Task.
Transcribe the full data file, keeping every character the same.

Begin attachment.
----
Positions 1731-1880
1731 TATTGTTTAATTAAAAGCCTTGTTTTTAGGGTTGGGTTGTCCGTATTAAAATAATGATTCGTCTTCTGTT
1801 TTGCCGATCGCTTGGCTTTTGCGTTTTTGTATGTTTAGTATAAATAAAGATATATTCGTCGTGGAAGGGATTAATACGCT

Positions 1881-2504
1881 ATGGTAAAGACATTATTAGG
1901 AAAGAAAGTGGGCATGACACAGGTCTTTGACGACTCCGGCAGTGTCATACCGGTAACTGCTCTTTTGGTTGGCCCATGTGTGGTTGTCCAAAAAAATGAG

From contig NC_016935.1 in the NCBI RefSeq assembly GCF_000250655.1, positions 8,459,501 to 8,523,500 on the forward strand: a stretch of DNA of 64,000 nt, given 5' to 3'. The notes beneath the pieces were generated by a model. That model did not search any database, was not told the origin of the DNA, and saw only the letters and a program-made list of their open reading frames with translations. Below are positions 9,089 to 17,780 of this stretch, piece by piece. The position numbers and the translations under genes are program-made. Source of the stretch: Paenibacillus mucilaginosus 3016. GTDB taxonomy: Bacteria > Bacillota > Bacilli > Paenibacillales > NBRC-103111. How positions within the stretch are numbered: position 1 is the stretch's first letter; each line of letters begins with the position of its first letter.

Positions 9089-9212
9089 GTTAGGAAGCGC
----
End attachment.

Positions 1731-1880
1731 TATTGTTTAATTAAAAGCCTTGTTTTTAGGGTTGGGTTGTCCGTATTAAAATAATGATTCGTCTTCTGTT
1801 TTGCCGATCGCTTGGCTTTTGCGTTTTTGTATGTTTAGTATAAATAAAGATATATTCGTCGTGGAAGGGATTAATACGCT

Positions 1881-2504
1881 ATGGTAAAGACATTATTAGG
1901 AAAGAAAGTGGGCATGACACAGGTCTTTGACGACTCCGGCAGTGTCATACCGGTAACTGCTCTTTTGGTTGGCCCATGTGTGGTTGTCCAAAAAAATGAG

From contig NC_016935.1 in the NCBI RefSeq assembly GCF_000250655.1, positions 8,459,501 to 8,523,500 on the forward strand: a stretch of DNA of 64,000 nt, given 5' to 3'. The notes beneath the pieces were generated by a model. That model did not search any database, was not told the origin of the DNA, and saw only the letters and a program-made list of their open reading frames with translations. Below are positions 9,089 to 17,780 of this stretch, piece by piece. The position numbers and the translations under genes are program-made. Source of the stretch: Paenibacillus mucilaginosus 3016. GTDB taxonomy: Bacteria > Bacillota > Bacilli > Paenibacillales > NBRC-103111. How positions within the stretch are numbered: position 1 is the stretch's first letter; each line of letters begins with the position of its first letter.

Positions 9089-9212
9089 GTTAGGAAGCGC